You may recognize us as the people who always say funny jokes; who are brutally honest; who are physically strong; or who have stayed strong through all of the struggles life threw their way.

What we do not present about ourselves, however, is the mental and emotional stress that we, too, have to cope with. If we allow our mental illnesses to reveal themselves, we may no longer be viewed as the funny, strong, or talented person anymore. We're scared that others will view us as weak and invaluable because of our mental illness.

Black mental health is a different kind of discussion.

We see black celebrities like Rihanna, Serena Williams, Beyoncé, and Lebron James who exude such a strong and powerful persona.

Rihanna seems to be bothered by nothing; she always snaps back with a snide remark and powerful smirk. When we see all of these images of seemingly emotionless and incredibly powerful and inspirational black celebrities, we feel weak for allowing such an intangible thing as anxiety or depression to cripple us.

When we walk around, we automatically feel that we have to prove ourselves.

We have countless numbers of stereotypes that we actively work hard to shut down (ex: angry black [wo]men, criminals, irresponsible, etc); however, the possibility of not following the “strong and carefree” stereotype is terrifying; so terrifying that we would rather blame ourselves for feeling vulnerable than actually allow ourselves to sometimes just feel vulnerable.

We, as black people, already have to prove that we are capable, so to have another attribute that others may perceive as “inferior” or “weak” sets us at a level so incredibly low; a level where one's self-confidence and social comfort can tumble.

Because of the “strong black person” mentality, little boys are taught to be as strong as an iron man.

Black boys are taught to rise up and defend the women of the family –– black men are never allowed to cry. Black women are taught to have an intense emotionless guard. Black women have to be self-sufficient and never depend on anyone other than themselves to take care of themselves. While this strength and carefreeness are great and vital qualities to possess, it sets us up to hate ourselves when a mental illness –– one that we cannot control because of the chemical imbalances in our mind –– is imposed on us.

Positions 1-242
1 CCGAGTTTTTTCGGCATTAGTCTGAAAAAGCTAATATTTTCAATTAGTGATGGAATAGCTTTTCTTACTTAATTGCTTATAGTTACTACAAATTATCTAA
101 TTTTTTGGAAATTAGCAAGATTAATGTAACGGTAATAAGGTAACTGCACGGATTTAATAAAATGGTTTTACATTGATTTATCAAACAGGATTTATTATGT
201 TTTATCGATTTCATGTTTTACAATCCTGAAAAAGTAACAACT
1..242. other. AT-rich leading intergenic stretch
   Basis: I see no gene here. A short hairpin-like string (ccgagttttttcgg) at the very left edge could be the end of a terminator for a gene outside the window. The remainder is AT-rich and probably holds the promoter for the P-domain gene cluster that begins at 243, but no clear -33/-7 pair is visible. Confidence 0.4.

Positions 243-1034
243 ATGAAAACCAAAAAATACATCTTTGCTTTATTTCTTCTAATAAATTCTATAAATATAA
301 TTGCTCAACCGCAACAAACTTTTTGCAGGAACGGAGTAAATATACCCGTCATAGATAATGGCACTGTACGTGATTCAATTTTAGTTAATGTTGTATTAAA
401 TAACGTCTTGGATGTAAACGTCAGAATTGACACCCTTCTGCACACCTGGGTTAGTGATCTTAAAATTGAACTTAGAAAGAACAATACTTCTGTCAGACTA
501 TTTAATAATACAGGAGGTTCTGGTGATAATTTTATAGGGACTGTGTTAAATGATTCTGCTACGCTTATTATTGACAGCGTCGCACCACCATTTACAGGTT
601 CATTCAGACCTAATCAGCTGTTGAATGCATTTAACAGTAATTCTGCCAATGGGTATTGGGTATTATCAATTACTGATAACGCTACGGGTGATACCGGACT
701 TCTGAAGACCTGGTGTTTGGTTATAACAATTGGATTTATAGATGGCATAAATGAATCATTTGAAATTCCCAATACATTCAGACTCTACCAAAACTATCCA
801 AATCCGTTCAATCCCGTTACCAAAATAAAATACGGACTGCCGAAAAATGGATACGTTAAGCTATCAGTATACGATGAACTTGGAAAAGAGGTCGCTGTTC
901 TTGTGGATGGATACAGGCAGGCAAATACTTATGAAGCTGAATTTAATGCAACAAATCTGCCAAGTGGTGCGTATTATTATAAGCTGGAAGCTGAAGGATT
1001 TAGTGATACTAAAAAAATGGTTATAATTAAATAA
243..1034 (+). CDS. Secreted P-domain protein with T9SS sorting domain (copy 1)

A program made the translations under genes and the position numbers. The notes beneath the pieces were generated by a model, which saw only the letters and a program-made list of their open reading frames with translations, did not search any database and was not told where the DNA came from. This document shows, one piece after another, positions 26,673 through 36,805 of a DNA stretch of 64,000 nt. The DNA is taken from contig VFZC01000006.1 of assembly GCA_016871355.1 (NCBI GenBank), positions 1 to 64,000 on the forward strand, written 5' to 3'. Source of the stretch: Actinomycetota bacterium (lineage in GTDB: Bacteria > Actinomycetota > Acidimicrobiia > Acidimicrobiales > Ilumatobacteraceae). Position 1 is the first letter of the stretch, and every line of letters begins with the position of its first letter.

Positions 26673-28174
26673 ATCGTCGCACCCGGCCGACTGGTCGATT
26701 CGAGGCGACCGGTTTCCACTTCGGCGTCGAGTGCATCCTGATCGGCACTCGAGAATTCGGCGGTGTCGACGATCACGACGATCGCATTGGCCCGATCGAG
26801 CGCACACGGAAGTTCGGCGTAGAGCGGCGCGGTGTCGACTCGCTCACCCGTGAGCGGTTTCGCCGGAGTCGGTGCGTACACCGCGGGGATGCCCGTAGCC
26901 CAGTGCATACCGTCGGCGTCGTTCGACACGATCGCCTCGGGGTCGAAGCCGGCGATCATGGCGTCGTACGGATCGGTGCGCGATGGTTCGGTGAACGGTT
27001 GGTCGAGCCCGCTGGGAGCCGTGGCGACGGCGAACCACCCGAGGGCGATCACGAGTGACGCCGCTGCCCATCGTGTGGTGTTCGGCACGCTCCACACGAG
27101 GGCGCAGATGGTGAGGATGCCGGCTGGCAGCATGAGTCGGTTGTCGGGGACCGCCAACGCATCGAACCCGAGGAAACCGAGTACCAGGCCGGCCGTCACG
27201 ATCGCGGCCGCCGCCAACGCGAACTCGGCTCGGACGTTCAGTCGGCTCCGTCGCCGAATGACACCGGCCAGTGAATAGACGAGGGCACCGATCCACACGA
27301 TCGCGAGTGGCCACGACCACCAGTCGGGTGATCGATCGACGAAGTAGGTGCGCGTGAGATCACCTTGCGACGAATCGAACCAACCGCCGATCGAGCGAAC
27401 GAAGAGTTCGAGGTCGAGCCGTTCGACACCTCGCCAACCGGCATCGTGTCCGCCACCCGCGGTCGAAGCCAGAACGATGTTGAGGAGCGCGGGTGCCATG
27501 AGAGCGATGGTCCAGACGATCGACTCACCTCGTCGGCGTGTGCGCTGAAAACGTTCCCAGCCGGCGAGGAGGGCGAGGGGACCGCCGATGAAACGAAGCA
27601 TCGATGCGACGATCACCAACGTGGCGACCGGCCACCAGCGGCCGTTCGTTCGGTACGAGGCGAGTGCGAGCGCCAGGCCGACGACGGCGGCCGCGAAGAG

We force ourselves to hide our tears, to mask our sadness, to not allow ourselves to stray away from the one-dimensional role of a black person in this country. We all want to be as carefree as Rihanna; we all want to be as strong and inspirational as Lebron James -- but we don’t feel like this when we are sitting under our covers having a panic attack or crying about how sad and hopeless we feel.

As a black person, the idea of being "complex" doesn't seem to apply to us.

We have to either be the “token funny friend,” the “token brutally honest friend,” the “token sassy friend,” the “token strong friend,” the “token activist,” or the “token athlete.”

We have to only partake in things that attribute to our label because people simply do not care about the other aspects of our personas (or at least, that's how we feel). We are treated as if our only purpose in this world is to obey, entertain, and fight; but we are so much more than that.

Being anxious while black is an incredibly overwhelming experience. We feel as though society has no place for us. We feel as if we’re disappointments to our elders who fought for our spot in this country. We feel as if we’re falling behind on the road to defy the odds of systematic and social oppression.

But we never tell ourselves that it’s okay to feel anxious. It’s okay to suffer from depression. If we already have this chemical imbalance influencing us to act against our own interests, we cannot take that side of the illness –– we have to keep fighting for ourselves, not surrendering to our mental illness.